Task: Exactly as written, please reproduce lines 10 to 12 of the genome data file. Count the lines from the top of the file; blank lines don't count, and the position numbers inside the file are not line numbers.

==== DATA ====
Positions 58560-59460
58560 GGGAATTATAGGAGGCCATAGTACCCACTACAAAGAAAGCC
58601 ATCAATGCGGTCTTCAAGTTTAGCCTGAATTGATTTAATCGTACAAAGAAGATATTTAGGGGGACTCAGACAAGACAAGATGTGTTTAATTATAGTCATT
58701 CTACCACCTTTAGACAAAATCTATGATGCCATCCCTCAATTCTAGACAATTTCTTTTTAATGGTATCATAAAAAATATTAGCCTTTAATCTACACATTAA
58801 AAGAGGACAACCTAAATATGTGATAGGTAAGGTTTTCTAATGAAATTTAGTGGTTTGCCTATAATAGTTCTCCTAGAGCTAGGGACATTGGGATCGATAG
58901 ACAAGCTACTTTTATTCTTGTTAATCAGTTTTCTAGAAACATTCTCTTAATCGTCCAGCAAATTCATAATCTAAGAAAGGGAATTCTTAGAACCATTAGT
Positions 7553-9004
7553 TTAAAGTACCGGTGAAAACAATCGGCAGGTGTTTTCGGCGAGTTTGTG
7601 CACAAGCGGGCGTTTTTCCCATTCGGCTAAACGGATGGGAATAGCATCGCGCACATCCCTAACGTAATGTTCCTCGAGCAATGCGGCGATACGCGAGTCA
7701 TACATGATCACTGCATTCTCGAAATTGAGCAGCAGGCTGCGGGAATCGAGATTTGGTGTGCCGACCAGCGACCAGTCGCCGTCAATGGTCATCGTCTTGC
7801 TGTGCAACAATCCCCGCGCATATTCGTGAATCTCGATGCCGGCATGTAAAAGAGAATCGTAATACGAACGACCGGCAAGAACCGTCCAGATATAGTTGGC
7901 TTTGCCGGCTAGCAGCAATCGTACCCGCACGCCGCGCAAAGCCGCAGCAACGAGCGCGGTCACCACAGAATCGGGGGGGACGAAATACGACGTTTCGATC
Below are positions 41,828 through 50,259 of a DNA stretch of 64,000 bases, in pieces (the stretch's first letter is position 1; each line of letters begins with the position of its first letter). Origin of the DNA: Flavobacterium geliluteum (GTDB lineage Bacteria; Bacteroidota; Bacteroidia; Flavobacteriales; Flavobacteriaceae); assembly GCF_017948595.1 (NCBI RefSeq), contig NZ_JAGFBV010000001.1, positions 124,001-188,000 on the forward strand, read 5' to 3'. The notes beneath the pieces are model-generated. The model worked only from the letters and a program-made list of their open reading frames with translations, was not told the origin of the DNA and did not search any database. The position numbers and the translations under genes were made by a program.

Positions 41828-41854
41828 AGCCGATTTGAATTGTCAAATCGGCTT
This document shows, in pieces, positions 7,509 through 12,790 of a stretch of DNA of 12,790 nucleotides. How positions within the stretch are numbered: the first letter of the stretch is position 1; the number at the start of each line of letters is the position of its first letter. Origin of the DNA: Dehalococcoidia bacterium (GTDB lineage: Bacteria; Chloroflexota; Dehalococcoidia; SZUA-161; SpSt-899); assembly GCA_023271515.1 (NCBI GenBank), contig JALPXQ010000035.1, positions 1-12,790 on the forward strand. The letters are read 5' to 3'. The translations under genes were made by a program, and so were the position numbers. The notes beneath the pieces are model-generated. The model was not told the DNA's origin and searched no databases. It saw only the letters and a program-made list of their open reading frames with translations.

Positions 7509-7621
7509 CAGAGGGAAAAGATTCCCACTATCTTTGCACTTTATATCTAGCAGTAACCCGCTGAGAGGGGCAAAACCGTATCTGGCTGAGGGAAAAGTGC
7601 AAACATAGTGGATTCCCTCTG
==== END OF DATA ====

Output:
7701 TACATGATCACTGCATTCTCGAAATTGAGCAGCAGGCTGCGGGAATCGAGATTTGGTGTGCCGACCAGCGACCAGTCGCCGTCAATGGTCATCGTCTTGC
7801 TGTGCAACAATCCCCGCGCATATTCGTGAATCTCGATGCCGGCATGTAAAAGAGAATCGTAATACGAACGACCGGCAAGAACCGTCCAGATATAGTTGGC
7901 TTTGCCGGCTAGCAGCAATCGTACCCGCACGCCGCGCAAAGCCGCAGCAACGAGCGCGGTCACCACAGAATCGGGGGGGACGAAATACGACGTTTCGATC